Secondly, the Angel of God was recognised as God by those to whom He appeared, on the one hand by their addressing Him as Adonai (i.e., the Lord God; Judges 6:15), declaring that they had seen God, and fearing that they should die (Genesis 16:13; Exodus 3:6; Judges 6:22-23; Judges 13:22), and on the other hand by their paying Him divine honour, offering sacrifices which He accepted, and worshipping Him (Judges 6:20; Judges 13:19-20, cf. Genesis 2:5). The force of these facts has been met by the assertion, that the ambassador perfectly represents the person of the sender; and evidence of this is adduced not only from Grecian literature, but from the Old Testament also, where the addresses of the prophets often glide imperceptibly into the words of Jehovah, whose instrument they are. But even if the address in Genesis 22:16, where the oath of the Angel of Jehovah is accompanied by the words, "saith the Lord," and the words and deeds of the Angel of God in certain other cases, might be explained in this way, a created angel sent by God could never say, "I am the God of Abraham, Isaac, and Jacob," or by the acceptance of sacrifices and adoration, encourage the presentation of divine honours to himself. How utterly irreconcilable this fact is with the opinion that the Angel of Jehovah was a created angel, is conclusively proved by Revelation 22:9, which is generally regarded as perfectly corresponding to the account of the "Angel of Jehovah" of the Old Testament. The angel of God, who shows the sacred seer the heavenly Jerusalem, and who is supposed to say, "Behold, I come quickly" (Revelation 22:7), and "I am Alpha and Omega" (Revelation 22:13), refuses in the most decided way the worship which John is about to present, and exclaims, "See I am thy fellow-servant: worship God."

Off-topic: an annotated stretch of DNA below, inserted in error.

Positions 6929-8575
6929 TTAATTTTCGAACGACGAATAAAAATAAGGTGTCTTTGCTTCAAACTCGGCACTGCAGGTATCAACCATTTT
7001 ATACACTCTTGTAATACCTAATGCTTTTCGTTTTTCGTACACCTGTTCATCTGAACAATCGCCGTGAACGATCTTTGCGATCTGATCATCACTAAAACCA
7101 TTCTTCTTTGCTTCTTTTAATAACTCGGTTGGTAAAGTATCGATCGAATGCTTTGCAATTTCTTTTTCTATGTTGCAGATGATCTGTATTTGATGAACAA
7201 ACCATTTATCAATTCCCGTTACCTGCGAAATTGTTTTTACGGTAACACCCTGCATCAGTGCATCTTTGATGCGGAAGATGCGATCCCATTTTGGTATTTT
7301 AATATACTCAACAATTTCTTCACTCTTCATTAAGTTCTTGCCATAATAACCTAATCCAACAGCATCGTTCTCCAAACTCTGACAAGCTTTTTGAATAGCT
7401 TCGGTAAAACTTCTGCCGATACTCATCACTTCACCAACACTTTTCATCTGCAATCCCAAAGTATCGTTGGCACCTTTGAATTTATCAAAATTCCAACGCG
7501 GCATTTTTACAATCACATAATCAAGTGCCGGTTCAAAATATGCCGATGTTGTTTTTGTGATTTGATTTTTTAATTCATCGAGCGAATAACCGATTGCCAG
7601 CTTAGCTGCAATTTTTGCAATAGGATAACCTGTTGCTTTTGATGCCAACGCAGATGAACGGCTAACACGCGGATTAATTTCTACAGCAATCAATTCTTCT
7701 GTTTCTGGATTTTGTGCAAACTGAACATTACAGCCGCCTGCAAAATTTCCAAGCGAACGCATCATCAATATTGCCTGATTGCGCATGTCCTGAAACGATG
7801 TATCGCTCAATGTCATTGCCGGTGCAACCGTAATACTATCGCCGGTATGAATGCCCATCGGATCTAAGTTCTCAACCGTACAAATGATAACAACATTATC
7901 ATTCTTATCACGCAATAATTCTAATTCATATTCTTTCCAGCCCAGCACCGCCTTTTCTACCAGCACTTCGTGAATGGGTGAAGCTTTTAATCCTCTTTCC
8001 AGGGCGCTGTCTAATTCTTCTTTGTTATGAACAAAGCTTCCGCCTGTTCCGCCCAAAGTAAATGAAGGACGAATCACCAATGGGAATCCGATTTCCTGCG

Thirdly, the Angel of Jehovah is also identified with Jehovah by the sacred writers themselves, who call the Angel Jehovah without the least reserve (cf. Exodus 3:2 and Exodus 3:4, Judges 6:12 and Judges 6:14-16, but especially Exodus 14:19, where the Angel of Jehovah goes before the host of the Israelites, just as Jehovah is said to do in Exodus 13:21). - On the other hand, the objection is raised, that ἄγγελος κυρίου in the New Testament, which is confessedly the Greek rendering of יהוה מלאך, is always a created angel, and for that reason cannot be the uncreated Logos or Son of God, since the latter could not possibly have announced His own birth to the shepherds at Bethlehem. But this important difference has been overlooked, that according to Greek usage, ἄγγελος κυρίου denotes an (any) angel of the Lord, whereas according to the rules of the Hebrew language יהוה מלאך means the angel of the Lord; that in the New Testament the angel who appears is always described as ἄγγελος κυρίου without the article, and the definite article is only introduced in the further course of the narrative to denote the angel whose appearance has been already mentioned, whereas in the Old Testament it is always "the Angel of Jehovah" who appears, and whenever the appearance of a created angel is referred to, he is introduced first of all as "an angel" (vid., 1 Kings 19:5 and 1 Kings 19:7).